Working to cut traffic fatalities
According to statistics released Tuesday by the Maryland Department of Transportation, traffic-related crashes killed 520 people in the state last year. That is 77 more people than in 2014, MDOT officials said.
The state showed additional increases, as well. According to the release, 2015 saw a 35 percent increase in commercial vehicle-related fatalities and a 26 percent increase in young driver-involved fatalities. Bicycle fatalities doubled from five in 2014 to 10 in 2015, the release states.
“This tragic increase in people killed on our roadways is unacceptable,” said Deputy Transportation Secretary Jim Ports in a statement. “For all of us dedicating our lives to highway safety, this increase in fatalities is a call to action to strengthen and expand our efforts to save lives on our roads.”
At an April 26 news conference announcing the traffic safety statistics, state officials gave the five leading causes of deaths on Maryland’s roads: impaired driving, speeding, distracted driving, failure to wear seat belts and not using crosswalks.
“We lose 100 people every day on our nation’s roadways, and every single one of these deaths is preventable,” said Deborah A.P. Hersman, president and CEO of the National Safety Council, in a statement. “This uptick in crashes is serving notice: We need to prioritize our safety. Driving defensively and staying alert can help us reverse this trend in 2016.”
According to the state’s “Toward Zero Deaths” campaign website, more than 28,000 people in Maryland are injured each year in distracted driver-related crashes, impaired drivers killed 856 people in the last five years, 80 people are injured each week because they were not wearing seat belts and 100 pedestrians are killed each year in accidents.
We join MDOT, the state police and others in urging everyone to follow traffic safety laws and to take additional precautions to turn the tide of rising fatalities.
Do not drink and drive. Have a plan before going out. Line up a designated driver or a cab. Car services like Uber are growing more popular and proving to be more accessible than ever, making any excuse inexcusable.
Leave your phone alone. Stay off your phone while driving. No texting, no checking email and no surfing the web. It can all wait until you safely park your car.
Put your seat belt on. According to state statistics, more than 200 people are killed in crashes each year because they did not buckle up.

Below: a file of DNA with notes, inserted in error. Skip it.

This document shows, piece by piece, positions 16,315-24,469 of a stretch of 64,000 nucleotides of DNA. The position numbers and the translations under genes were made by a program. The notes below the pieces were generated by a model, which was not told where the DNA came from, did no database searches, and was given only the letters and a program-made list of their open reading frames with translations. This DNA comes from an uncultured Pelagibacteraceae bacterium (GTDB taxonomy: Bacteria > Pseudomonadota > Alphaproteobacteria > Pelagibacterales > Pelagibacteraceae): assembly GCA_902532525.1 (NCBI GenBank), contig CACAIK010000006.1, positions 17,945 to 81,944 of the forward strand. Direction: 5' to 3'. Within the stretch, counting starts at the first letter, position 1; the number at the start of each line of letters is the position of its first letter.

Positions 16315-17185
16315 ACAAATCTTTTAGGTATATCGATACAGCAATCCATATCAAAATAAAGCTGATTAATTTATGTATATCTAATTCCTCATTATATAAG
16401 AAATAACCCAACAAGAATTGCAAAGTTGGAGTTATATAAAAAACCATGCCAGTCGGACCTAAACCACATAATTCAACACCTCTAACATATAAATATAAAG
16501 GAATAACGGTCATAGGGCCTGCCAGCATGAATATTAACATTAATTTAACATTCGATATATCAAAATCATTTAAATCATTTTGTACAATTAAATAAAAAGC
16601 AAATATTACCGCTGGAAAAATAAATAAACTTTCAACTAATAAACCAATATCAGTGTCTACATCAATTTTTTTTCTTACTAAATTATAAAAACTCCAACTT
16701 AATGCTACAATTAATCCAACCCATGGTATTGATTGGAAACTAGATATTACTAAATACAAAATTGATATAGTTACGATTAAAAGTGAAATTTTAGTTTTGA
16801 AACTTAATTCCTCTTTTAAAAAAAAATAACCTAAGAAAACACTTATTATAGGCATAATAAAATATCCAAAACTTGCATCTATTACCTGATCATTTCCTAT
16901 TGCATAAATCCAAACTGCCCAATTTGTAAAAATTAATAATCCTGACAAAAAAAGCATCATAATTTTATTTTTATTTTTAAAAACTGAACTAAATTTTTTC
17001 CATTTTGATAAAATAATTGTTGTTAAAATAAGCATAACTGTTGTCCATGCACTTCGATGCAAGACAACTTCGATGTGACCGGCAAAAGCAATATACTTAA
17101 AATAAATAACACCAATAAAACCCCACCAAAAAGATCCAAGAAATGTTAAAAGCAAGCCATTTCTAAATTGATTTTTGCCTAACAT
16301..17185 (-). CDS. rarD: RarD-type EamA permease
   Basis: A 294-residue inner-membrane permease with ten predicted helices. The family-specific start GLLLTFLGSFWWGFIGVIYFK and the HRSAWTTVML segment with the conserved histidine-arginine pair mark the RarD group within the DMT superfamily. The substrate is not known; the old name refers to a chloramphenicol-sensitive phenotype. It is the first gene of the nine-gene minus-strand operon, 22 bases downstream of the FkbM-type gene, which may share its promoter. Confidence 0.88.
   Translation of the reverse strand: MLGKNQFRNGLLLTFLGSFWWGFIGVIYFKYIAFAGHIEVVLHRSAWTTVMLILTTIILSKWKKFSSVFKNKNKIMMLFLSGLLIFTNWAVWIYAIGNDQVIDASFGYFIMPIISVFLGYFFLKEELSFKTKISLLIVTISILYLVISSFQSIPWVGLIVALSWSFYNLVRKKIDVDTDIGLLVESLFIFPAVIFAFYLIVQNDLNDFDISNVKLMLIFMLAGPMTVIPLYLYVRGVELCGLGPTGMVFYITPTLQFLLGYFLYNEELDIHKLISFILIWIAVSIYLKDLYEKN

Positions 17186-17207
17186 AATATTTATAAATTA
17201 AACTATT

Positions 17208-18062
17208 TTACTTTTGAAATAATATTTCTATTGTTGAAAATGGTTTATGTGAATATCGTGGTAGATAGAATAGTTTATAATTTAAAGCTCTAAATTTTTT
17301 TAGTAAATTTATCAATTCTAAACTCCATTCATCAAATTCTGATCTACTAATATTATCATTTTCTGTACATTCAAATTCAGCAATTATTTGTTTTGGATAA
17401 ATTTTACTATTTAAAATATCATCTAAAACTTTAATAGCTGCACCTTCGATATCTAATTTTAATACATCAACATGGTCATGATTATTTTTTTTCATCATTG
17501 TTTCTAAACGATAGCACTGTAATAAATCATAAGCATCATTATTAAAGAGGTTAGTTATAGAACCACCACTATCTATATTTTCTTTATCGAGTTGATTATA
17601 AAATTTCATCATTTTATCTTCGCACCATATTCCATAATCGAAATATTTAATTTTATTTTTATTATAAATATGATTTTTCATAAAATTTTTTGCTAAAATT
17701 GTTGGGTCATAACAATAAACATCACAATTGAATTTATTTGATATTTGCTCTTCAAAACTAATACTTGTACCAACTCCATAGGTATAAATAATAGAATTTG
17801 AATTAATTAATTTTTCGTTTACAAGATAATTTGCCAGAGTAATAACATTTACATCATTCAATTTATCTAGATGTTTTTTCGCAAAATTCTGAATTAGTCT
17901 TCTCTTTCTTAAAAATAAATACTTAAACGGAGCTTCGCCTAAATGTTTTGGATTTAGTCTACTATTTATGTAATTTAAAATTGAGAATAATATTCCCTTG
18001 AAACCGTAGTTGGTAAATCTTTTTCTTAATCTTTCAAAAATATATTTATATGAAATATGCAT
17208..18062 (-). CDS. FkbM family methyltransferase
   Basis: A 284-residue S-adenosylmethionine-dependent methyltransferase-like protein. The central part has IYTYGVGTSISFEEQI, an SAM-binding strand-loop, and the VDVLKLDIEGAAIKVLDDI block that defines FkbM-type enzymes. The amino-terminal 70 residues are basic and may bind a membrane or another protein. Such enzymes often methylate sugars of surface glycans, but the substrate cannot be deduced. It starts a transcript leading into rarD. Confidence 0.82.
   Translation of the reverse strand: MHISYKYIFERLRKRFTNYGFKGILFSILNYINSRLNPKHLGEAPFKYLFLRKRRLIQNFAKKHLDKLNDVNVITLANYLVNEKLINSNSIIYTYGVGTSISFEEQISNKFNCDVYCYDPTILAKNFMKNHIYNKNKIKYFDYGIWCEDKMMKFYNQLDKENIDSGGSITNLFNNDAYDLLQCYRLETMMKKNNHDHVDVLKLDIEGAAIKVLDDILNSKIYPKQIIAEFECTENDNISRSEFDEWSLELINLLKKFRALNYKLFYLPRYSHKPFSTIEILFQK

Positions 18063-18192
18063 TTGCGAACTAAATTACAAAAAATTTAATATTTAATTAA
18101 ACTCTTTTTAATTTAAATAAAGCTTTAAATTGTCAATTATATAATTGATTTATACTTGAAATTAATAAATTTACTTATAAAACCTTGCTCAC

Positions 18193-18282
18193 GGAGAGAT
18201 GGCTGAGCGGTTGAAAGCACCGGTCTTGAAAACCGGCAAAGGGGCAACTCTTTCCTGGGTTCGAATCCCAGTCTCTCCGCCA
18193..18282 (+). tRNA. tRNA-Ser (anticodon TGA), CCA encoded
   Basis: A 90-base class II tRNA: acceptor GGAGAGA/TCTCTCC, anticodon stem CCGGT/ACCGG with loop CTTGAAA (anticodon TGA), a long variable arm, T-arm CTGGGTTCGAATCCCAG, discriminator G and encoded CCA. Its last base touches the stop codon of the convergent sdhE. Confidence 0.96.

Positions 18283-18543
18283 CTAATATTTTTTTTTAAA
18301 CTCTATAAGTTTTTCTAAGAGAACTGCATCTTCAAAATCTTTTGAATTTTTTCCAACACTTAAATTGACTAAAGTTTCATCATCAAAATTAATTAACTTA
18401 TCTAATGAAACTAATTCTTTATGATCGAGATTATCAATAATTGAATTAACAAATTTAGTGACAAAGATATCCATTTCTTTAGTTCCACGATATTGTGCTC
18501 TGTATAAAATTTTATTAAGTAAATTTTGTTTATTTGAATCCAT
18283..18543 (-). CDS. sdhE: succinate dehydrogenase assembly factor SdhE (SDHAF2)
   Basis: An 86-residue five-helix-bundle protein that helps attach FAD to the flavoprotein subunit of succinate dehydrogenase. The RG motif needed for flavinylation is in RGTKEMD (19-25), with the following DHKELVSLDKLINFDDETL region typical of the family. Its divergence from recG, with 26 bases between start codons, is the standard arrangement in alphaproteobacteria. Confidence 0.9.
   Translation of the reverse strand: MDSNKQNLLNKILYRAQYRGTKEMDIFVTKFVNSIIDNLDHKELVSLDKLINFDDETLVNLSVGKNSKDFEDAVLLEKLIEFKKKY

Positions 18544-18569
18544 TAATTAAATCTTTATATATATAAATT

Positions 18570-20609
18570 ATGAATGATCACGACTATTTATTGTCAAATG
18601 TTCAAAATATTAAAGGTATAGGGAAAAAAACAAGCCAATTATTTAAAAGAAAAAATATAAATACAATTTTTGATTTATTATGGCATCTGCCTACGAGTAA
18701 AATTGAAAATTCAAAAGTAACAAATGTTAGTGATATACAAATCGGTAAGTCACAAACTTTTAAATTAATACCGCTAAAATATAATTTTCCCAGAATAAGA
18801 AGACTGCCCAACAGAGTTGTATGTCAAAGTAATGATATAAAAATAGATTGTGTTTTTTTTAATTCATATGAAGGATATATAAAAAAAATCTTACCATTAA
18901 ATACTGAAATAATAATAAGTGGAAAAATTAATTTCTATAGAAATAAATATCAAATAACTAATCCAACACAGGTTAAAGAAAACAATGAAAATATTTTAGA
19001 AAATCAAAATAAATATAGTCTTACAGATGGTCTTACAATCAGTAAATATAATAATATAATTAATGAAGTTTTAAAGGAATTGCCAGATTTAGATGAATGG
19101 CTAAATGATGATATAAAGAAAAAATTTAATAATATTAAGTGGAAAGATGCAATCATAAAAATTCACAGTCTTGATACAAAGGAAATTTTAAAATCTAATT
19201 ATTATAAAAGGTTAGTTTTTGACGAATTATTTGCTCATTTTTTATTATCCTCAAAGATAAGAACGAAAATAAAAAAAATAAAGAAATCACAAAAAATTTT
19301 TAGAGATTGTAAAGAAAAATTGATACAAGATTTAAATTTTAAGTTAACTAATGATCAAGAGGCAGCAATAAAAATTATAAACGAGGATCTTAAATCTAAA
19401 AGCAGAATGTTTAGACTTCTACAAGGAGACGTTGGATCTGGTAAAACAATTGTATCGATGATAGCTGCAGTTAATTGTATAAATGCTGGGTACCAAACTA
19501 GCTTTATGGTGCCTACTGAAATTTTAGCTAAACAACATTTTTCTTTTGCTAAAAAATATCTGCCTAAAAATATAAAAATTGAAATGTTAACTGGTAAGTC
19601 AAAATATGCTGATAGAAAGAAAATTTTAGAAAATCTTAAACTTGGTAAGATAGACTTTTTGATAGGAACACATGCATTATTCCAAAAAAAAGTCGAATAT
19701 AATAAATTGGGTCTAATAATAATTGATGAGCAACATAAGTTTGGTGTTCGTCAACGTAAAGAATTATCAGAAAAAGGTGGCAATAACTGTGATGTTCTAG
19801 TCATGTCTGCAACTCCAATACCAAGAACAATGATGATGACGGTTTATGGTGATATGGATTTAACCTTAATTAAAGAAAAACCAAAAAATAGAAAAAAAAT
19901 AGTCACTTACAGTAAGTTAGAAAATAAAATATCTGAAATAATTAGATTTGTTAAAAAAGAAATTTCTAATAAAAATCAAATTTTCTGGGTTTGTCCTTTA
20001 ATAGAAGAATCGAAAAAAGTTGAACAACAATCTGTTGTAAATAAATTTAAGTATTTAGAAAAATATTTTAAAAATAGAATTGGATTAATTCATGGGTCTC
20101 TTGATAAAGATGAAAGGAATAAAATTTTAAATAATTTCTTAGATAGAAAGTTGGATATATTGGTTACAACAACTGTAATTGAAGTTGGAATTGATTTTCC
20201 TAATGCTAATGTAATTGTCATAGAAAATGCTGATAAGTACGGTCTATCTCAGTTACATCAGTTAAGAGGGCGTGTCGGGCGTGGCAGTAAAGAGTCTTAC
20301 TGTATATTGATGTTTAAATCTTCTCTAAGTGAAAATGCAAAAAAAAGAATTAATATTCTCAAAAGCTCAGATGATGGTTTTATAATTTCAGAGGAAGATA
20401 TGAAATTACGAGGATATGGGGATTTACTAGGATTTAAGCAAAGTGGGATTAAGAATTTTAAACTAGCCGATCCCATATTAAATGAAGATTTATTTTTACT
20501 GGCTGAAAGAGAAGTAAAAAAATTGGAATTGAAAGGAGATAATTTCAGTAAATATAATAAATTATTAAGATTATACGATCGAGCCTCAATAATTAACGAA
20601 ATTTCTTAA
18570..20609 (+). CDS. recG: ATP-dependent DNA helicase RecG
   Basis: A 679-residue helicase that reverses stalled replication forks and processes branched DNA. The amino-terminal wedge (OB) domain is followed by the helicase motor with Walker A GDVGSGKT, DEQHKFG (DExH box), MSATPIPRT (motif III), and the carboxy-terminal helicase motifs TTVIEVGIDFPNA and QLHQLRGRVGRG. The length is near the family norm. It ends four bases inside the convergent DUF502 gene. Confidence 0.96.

Drive carefully. That means watch your speed, look twice for motorcyclists, pay extra attention when traveling in a work zone and move over for emergency vehicles.
“Police officers in Maryland recognize the important mission we have in reducing traffic crashes,” Maryland State Police Superintendent Col. William Pallozzi said in a statement. “Our strict enforcement of traffic laws is a daily reminder to drivers that our laws are in place for their safety and violation of those laws impacts the safety of everyone on our roads. Our goal continues to be changing driver behavior by enforcement that is focused on those areas and driving behaviors where the need is greatest.”
Gov. Larry Hogan issued a statement April 26 about his administration’s efforts to improve highway safety. He spoke about stricter interlock ignition laws for drunk drivers and increased funding for the state police. He said his administration has earmarked $1.97 billion in road and bridge projects throughout the state.
“Ultimately, every citizen of this state has a shared responsibility. We all need to slow down; always drive sober; pay attention at all times; keep an eye out for workers in construction zones; look out for motorcyclists, bicyclists, and pedestrians; use crosswalks; and make sure every person is wearing a seat belt or properly fastened in a child safety seat. If we all commit to safety on our roads, together we can make a difference and save lives,” Hogan said.
We urge everyone — motorists, bicyclists and pedestrians — to be safe. So many tragedies can be avoided by taking the proper precautions.
Learn more at towardzerodeathsmd.com.